Private Fee-for-Service, or PFFS, plans: This kind of plan allows you to see any Medicare-approved health care provider as long as they accept the plan’s payment terms and agree to see you, and you may also have access to a network of providers. You can see doctors that don’t accept the plan’s payment terms, but you might pay more.
Special Needs Plans, or SNPs: This kind of plan provides benefits to people with certain diseases, such as cancer, or health care needs, such as living in a nursing home. It also provides benefits to people with a limited income.
Medical Savings Account, or MSA, plans: These combine a high-deductible insurance plan with a medical savings account that can be used for health care costs.
Choosing between Medicare Advantage Plans will require you to understand your health care needs and think about what each type of plan offers. If you have a chronic health condition and you love your doctors, you’ll want health coverage that they accept. If you take prescription drugs, some plans may result in lower out-of-pocket costs than others.
Read: The COLA increase for next year doesn’t look good
Here are some questions to ask:
Do you have to get a referral? Some plans require you to get a referral from your primary care physician to see a specialist. If that’s not your preference, you’ll want to choose a plan with more freedom.
What benefits do they include? Do you need vision and dental coverage? Look for a plan that offers the benefits you want.
How much will your drugs cost? If you’re taking regular prescription drugs, compare costs within each plan to make sure you understand what you’ll be paying.
Are your doctors covered? If you like your providers, find out whether they’re included in the networks of the plans you’re considering.
What’s their rating? Each Medicare Advantage Plan comes with a star rating that ranges from one star to five stars. “I talked to a consumer in Massachusetts who essentially [won’t consider] any plan below a four-star plan,” Gordon says.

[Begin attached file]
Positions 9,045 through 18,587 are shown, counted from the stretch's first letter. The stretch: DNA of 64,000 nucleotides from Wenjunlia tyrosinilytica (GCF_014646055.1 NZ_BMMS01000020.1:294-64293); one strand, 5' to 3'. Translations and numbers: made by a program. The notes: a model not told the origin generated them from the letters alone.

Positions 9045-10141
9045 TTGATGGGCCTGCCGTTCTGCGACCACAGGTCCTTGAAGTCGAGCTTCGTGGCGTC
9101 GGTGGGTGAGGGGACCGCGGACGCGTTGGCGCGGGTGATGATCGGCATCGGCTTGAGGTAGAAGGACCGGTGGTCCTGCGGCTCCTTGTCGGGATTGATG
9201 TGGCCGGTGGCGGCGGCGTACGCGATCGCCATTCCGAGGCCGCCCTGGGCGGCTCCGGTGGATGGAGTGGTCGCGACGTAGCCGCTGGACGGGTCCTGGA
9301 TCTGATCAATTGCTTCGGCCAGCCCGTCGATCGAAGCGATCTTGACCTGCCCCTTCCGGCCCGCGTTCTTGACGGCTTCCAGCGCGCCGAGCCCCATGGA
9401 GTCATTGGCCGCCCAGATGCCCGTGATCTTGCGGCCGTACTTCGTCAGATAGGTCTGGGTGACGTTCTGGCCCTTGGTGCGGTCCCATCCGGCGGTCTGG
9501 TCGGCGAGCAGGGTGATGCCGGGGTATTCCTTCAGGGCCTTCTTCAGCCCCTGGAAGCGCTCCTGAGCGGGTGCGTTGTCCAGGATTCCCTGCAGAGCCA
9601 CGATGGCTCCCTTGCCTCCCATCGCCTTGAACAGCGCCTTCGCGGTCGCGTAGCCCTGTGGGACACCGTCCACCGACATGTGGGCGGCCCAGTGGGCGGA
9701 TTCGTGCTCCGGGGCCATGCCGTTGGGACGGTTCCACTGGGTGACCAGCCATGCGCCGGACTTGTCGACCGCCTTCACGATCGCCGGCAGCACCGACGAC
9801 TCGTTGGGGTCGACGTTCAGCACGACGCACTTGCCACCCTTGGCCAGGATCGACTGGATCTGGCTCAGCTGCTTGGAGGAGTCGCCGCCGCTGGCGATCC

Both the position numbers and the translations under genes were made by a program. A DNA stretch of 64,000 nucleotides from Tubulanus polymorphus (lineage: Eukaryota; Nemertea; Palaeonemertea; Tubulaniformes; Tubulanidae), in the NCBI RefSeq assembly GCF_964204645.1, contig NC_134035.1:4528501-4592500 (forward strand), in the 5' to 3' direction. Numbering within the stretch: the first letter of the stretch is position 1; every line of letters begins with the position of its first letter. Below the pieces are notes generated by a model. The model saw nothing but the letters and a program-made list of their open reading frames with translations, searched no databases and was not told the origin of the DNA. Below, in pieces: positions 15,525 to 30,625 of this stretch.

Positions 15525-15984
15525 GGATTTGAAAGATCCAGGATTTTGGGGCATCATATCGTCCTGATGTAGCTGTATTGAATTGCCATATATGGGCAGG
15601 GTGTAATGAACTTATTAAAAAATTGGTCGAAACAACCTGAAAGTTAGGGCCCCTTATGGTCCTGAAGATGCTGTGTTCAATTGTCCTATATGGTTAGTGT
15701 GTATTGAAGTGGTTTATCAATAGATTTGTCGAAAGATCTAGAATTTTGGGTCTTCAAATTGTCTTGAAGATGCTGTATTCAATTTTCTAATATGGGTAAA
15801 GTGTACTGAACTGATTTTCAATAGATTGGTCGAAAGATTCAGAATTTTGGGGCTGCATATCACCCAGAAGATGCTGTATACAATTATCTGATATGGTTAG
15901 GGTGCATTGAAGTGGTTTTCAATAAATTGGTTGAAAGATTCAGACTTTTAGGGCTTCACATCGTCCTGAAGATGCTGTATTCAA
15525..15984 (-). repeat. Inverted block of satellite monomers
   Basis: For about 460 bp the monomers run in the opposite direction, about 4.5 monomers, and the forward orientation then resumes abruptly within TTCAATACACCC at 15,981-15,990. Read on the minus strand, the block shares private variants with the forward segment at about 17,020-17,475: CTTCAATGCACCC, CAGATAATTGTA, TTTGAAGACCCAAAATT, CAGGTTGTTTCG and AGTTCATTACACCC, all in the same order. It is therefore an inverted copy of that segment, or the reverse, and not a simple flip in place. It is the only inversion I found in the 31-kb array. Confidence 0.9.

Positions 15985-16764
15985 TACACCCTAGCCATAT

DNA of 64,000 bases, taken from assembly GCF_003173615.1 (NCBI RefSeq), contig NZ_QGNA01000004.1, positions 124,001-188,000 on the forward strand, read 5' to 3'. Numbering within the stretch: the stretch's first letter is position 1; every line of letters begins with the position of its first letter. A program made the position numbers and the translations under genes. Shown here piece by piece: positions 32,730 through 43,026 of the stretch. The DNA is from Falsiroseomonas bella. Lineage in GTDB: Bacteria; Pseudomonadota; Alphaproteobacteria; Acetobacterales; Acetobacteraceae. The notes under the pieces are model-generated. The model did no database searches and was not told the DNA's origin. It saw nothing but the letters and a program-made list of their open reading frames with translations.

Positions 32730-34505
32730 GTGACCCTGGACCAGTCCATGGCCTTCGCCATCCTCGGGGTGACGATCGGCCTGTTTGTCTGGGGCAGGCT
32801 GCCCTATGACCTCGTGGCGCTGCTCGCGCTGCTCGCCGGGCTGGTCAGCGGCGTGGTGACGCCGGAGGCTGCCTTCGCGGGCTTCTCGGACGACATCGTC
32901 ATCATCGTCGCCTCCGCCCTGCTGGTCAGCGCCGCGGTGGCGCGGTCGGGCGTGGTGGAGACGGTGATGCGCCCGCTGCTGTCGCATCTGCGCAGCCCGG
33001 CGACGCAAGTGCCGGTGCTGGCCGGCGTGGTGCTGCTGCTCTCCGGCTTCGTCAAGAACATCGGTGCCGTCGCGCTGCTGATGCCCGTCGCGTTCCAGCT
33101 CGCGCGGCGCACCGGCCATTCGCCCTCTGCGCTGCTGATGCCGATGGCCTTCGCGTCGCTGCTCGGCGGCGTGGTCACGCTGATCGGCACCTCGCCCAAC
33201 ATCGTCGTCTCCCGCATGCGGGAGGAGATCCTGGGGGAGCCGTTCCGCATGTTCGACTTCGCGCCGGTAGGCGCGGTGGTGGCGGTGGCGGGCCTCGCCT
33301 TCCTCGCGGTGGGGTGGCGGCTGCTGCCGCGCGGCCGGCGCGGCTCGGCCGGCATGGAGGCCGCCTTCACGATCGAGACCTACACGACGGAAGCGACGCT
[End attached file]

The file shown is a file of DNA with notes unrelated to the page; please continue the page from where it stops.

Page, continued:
For additional help, try the Medicare Plan Finder on Medicare’s website.
How to switch Medicare Advantage PlansIf you’re already in a Medicare Advantage Plan, you can switch to a different Medicare Advantage Plan during either open enrollment period: Oct. 15 to Dec. 7, or Jan. 1 to March 31. After you join a new plan, you’ll be automatically unenrolled from your old plan once your new one starts.
If you have questions about Medicare coverage, you can find lots of information at Medicare.gov, or you can call 1-800-MEDICARE (1-800-633-4227).
More Medicare basics from NerdWallet:
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Open Enrollment is Coming
Open enrollment is your annual opportunity to review your employer-provided benefit options and make elections for the upcoming plan year. You can get the most out of what your employer offers and possibly save some money by taking the time to read through your open enrollment information before making any benefit decisions. Every employer has its own open enrollment period (typically in the fall) and the information is usually available online through your employer.
What are your health plan options? Even if you're satisfied with your current health plan, it's a good idea to compare your existing coverage to other plans being offered next year. Premiums, out-of-pocket costs, and benefits often change from one year to the next and vary among plans. You may decide to keep the plan you already have, but it doesn't hurt to consider your options.